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War and peace

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(c) Johan Fourie

Many observers found the Nobel Committee’s decision last week to award the European Union the 2012 Nobel Peace Prize surprising. Several European countries are in the midst of a deep recession, and as a quote from this New York Times article suggests, many in southern Europe see the austerity measures imposed by the leaders of Northern European countries, notably Germany, as “economic war”.

Regardless of the current financial frailties, though, the Committee is correct in pointing out that the existence of the European Union has coincided with peace in Europe. The European Coal and Steel Community, founded in 1951 between France, Germany, Italy, Belgium, Luxembourg and the Netherlands, aimed to integrate the major economies of western Europe to such an extent that warfare would simply be too costly for all parties concerned. (Incidentally, it is this integration that also make recessions like the current one more pervasive.) And it certainly has realised its mission: Europe has enjoyed peace for 67 years (except for civil wars in the Balkans) and it is, at least for my generation, impossible to imagine war between major European nations today.

But two issues should be raised: Firstly, it is not clear whether the European Union has caused peace. To attribute peace in Europe to the work of the European Union implies a causal link. With the Marshall Plan contributing to rapid post-War growth (and growth elsewhere in the world providing lucrative export markets), was Europe not anyway on the road to such prosperity that warfare would be too costly? Perhaps deeper integration (i.e. European Union) and a peaceful region is both simply a consequence of greater levels of prosperity. (Of course, greater prosperity is also the result of integration and a peaceful region – bi-directional causality.)

The Nobel Committee warns that “there is a real danger that Europe will start disintegrating. Therefore, we should focus again on the fundamental aims of the organization”. But it is no coincidence that Europe is suffering from its worst recession since the 1930s, the period preceding World War II. Prosperity → integration → peace. Perhaps the Nobel Committee should have awarded the Peace Prize to twentieth-century European entrepreneurs, rather than the European Union.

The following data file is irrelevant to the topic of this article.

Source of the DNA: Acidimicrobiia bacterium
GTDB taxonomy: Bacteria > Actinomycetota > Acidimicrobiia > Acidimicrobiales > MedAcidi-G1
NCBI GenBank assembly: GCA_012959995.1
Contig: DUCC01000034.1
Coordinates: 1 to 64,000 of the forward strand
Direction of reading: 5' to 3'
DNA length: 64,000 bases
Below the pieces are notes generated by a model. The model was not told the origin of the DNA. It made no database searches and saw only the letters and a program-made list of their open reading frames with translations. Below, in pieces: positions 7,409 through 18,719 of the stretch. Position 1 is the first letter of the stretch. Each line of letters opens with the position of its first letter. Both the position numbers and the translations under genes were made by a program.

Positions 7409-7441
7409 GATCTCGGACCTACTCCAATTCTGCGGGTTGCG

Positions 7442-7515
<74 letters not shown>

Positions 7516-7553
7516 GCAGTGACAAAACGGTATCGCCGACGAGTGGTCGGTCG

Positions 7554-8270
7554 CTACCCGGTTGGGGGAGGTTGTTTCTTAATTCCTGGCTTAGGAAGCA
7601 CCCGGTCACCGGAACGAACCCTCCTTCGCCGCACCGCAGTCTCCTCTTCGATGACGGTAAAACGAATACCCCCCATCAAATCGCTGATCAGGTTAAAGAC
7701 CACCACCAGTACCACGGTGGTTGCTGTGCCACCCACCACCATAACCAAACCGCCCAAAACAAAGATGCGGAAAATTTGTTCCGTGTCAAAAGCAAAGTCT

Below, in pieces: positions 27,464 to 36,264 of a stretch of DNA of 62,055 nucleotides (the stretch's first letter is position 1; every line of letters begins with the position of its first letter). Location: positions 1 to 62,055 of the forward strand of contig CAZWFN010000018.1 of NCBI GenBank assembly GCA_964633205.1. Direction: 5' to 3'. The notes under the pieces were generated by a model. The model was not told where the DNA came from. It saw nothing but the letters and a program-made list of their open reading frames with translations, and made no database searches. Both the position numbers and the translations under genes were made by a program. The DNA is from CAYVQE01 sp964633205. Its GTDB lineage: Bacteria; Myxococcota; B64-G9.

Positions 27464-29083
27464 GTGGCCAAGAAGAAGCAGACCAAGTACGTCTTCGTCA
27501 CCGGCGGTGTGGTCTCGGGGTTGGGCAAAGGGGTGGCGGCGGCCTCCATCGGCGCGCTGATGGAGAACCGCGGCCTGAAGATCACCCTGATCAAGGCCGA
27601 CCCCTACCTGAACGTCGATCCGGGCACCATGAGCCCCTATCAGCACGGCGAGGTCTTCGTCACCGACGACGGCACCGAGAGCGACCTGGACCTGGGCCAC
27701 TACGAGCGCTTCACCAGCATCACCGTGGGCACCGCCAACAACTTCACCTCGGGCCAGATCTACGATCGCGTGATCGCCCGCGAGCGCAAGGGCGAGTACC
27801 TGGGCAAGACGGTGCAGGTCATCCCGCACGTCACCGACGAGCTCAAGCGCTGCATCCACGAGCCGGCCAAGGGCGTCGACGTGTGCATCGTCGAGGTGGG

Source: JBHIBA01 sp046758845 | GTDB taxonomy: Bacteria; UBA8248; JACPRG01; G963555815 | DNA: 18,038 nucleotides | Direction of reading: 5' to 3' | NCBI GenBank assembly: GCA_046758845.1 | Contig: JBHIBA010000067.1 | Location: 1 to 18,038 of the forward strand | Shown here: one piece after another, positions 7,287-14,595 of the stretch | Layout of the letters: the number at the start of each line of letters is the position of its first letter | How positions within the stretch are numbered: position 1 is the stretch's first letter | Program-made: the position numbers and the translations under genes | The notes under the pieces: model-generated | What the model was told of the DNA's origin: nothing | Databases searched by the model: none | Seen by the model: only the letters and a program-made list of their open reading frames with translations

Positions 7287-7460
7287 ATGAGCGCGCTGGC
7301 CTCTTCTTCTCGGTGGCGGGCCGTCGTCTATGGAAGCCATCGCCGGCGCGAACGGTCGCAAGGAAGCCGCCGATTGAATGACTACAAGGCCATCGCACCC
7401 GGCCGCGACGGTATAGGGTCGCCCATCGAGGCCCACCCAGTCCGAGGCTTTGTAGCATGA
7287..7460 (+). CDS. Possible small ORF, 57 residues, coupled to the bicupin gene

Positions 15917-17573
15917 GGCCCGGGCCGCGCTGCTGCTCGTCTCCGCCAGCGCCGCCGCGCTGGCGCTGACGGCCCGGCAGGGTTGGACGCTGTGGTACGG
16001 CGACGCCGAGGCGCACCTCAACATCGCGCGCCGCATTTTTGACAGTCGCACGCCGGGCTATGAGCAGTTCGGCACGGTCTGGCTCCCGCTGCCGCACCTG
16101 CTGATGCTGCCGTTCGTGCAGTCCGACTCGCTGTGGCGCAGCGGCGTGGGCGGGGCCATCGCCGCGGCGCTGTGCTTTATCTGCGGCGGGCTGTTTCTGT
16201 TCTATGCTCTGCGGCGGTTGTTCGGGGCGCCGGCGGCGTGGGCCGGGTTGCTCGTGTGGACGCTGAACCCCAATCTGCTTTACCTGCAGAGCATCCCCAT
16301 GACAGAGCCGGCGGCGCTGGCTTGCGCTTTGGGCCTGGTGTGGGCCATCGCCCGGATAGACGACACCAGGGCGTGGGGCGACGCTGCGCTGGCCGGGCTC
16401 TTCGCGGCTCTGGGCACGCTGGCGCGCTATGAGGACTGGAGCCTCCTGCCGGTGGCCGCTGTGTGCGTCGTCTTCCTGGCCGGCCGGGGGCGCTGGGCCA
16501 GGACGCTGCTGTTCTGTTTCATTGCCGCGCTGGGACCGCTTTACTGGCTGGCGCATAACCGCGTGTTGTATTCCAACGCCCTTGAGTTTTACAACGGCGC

Secondly, and much more contentiously, while we know economic integration boosts prosperity, to what extend is political integration good for growth? Here’s Douglas North (2005: 42-43):

Conformity can be costly in a world of uncertainty. In the long run it produces stagnation and decay as humans confront ever new challenges in a non-ergodic world that requires innovative institutional creation because no one can know the right path to survival. Therefore, institutional diversity that allows for a range of choices is a superior survival trait, as Hayek reminded us. Religious diversity such as Luther and Calvin produced has long been celebrated as providing just such a stimulus, as Weber famously argued. But a more fundamental source of creativity has been the evolution of institutional diversity in general, of which Protestantism was one illustration and symptomatic of the overall diversity in thinking associated with the Renaissance. Political fragmentation in western Europe played just such a role in creating diverse and competing institutional settings for diverse beliefs and hence economic institutions which were critical in the relative rise of Europe as well as critical to the growth of impersonal exchange which underlies modern economic growth.

China, the most prosperous world region of the Middle Ages, was politically unified and as a result had no competition between polities that would create diverse institutions. Political fragmentation in Europe did exactly that, and those institutions that resulted in prosperity were those that was adopted by the countries left behind. And as David Landes notes, “that is the way of achievement, correction, improvement, and success”.

Peace in Europe (and everywhere else) is built on prosperity and, more fundamentally, on the institutions that incentivise entrepreneurship and trade (of which regional integration is one of many pro-growth institutions). But peace should not equate conformity. Political fragmentation which results in institutional diversity – allowing countries to experiment with different policy options in a fast-changing world – is perhaps key to Europe’s long-run survival.

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Written by Johan Fourie

October 15, 2012 at 08:26

2 Responses

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    November 24, 2012 at 02:19


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